Calliope is Homer’s muse and also my granddaughter – all wrapped in a single package I sometimes think. She was the wisest of the muses and the most assertive, which seems at least half right about her current reincarnation. She’s in my mind this morning, the end of the first week of a September filled with late summer days when the skies are clear and the crowds have gone home, and loons calling across the calm water bespeak the solitude that has settled on Maine's coast. It’s technically not yet fall, but the cool air has a whiff of the sadness that makes poets write of their impending death, while the more mundane relive the gloomy memories, which the intervening years can’t obliterate, of going back to school.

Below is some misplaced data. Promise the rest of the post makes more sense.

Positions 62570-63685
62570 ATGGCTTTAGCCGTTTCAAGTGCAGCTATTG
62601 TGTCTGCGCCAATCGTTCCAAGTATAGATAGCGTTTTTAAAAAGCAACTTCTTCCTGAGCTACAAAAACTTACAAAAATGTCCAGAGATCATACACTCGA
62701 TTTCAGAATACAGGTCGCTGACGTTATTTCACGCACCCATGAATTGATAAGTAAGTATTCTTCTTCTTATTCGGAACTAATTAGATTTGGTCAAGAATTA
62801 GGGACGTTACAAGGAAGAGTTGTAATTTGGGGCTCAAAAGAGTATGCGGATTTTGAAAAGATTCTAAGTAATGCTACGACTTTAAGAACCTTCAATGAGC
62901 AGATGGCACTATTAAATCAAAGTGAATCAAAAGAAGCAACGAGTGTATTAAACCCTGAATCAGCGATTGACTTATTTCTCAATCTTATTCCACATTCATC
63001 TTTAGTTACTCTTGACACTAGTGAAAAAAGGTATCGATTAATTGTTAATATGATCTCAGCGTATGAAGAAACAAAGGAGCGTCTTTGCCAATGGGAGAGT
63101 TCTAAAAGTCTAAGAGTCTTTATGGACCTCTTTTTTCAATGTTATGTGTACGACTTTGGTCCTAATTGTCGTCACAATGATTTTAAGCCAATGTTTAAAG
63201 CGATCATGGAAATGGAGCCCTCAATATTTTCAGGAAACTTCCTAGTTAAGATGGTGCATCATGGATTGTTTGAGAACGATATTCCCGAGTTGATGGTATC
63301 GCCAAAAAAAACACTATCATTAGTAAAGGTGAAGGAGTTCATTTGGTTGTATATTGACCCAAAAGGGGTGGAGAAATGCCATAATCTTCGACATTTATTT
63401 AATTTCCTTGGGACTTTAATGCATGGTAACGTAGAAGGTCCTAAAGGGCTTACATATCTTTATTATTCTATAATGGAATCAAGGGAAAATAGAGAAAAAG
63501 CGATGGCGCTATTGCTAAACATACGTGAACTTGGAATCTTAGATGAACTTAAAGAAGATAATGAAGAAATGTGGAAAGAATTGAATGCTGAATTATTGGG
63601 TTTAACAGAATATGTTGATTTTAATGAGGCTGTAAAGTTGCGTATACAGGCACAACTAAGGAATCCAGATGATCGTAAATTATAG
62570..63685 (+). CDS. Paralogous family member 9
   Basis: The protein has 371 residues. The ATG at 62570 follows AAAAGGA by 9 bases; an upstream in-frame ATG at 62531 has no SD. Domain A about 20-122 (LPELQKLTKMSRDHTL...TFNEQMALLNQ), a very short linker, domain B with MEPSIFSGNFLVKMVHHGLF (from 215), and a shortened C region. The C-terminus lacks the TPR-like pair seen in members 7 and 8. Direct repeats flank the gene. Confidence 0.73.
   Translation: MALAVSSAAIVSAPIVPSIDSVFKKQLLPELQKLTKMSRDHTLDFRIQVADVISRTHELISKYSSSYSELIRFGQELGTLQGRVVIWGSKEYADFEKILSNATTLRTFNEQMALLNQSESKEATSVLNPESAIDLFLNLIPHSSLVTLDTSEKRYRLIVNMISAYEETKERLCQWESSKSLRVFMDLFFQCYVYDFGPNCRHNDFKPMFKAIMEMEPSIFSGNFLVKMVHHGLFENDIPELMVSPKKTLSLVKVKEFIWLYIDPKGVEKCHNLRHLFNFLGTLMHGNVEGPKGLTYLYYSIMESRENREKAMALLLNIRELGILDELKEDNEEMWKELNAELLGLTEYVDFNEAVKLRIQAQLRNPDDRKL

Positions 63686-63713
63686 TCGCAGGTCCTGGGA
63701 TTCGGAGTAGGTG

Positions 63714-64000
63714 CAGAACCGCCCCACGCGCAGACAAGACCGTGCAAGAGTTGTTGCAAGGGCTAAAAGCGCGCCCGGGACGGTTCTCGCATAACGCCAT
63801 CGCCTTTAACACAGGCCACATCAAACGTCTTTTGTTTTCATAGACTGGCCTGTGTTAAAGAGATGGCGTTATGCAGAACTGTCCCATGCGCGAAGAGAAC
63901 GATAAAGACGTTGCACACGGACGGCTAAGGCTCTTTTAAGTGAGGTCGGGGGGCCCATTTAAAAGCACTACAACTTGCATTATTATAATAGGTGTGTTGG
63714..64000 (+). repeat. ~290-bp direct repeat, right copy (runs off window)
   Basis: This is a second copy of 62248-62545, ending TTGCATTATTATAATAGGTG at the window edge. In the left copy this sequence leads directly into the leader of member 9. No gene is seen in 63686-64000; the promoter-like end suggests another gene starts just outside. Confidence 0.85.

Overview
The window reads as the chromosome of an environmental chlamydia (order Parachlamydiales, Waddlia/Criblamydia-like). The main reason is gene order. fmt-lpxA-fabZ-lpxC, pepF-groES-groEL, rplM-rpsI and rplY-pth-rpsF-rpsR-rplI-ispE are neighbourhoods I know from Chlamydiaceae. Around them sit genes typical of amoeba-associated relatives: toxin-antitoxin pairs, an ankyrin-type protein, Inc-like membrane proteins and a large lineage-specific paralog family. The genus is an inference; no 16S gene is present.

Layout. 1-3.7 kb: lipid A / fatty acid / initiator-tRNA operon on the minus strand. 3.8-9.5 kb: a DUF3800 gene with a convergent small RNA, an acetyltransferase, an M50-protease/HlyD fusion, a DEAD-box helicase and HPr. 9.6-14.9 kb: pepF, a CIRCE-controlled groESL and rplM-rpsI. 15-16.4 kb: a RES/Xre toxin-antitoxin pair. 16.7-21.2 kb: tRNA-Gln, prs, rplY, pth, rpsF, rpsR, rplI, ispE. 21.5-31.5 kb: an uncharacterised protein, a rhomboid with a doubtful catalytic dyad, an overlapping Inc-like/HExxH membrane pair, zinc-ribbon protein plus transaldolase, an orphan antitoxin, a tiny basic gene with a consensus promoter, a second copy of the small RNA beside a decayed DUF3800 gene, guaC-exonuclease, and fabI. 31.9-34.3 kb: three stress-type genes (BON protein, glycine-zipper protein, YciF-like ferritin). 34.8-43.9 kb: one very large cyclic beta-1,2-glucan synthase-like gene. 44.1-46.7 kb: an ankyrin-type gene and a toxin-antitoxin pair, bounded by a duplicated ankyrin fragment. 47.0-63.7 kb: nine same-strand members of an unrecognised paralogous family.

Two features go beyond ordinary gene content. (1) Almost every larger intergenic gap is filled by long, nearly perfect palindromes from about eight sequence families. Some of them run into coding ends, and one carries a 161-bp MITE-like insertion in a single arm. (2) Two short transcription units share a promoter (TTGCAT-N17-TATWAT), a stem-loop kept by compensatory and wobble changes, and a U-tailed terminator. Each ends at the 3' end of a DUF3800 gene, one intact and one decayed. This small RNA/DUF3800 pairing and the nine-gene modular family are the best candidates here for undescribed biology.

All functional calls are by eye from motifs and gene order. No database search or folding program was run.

On Wednesday Calliope started “big girl school,” and although she is only four, it’s quite a step up from “Little Angels,” where she spent her childhood years. Unlike those of us who remember the anxiety of our first days, Callie is unfiltered enthusiasm in a tiny body. She has only one worry: “But Mom, I won’t know the names of my new friends.”
She hasn’t read the reports on bullying (because she can’t read). She’s not desperate to fit in. She doesn’t know she’s starting a long march on which she will be assessed, graded, pigeonholed, sometimes literally disenchanted. She shows hopeful signs of resistance. At four you don’t look back. You look ahead, excited, ready for what Calliope calls “an adventure.”